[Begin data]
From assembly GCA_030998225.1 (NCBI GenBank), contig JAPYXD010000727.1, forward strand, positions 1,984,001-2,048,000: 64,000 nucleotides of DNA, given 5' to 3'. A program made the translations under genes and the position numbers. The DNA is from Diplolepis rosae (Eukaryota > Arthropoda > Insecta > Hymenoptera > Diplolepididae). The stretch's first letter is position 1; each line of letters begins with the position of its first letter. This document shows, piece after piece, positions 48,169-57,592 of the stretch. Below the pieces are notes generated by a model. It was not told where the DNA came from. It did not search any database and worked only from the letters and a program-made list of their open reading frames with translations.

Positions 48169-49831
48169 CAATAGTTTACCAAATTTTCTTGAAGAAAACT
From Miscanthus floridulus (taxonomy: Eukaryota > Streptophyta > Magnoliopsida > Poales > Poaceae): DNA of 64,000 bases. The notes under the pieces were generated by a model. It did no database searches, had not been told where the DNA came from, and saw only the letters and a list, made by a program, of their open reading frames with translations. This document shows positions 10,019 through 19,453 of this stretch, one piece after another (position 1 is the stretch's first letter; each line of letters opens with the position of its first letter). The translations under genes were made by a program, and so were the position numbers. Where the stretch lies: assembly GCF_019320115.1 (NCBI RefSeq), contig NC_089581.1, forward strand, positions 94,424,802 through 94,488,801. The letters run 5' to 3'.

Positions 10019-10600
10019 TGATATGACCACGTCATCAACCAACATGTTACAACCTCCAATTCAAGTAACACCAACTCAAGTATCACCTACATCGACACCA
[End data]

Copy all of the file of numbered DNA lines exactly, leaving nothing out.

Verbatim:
From assembly GCA_030998225.1 (NCBI GenBank), contig JAPYXD010000727.1, forward strand, positions 1,984,001-2,048,000: 64,000 nucleotides of DNA, given 5' to 3'. A program made the translations under genes and the position numbers. The DNA is from Diplolepis rosae (Eukaryota > Arthropoda > Insecta > Hymenoptera > Diplolepididae). The stretch's first letter is position 1; each line of letters begins with the position of its first letter. This document shows, piece after piece, positions 48,169-57,592 of the stretch. Below the pieces are notes generated by a model. It was not told where the DNA came from. It did not search any database and worked only from the letters and a program-made list of their open reading frames with translations.

Positions 48169-49831
48169 CAATAGTTTACCAAATTTTCTTGAAGAAAACT
From Miscanthus floridulus (taxonomy: Eukaryota > Streptophyta > Magnoliopsida > Poales > Poaceae): DNA of 64,000 bases. The notes under the pieces were generated by a model. It did no database searches, had not been told where the DNA came from, and saw only the letters and a list, made by a program, of their open reading frames with translations. This document shows positions 10,019 through 19,453 of this stretch, one piece after another (position 1 is the stretch's first letter; each line of letters opens with the position of its first letter). The translations under genes were made by a program, and so were the position numbers. Where the stretch lies: assembly GCF_019320115.1 (NCBI RefSeq), contig NC_089581.1, forward strand, positions 94,424,802 through 94,488,801. The letters run 5' to 3'.

Positions 10019-10600
10019 TGATATGACCACGTCATCAACCAACATGTTACAACCTCCAATTCAAGTAACACCAACTCAAGTATCACCTACATCGACACCA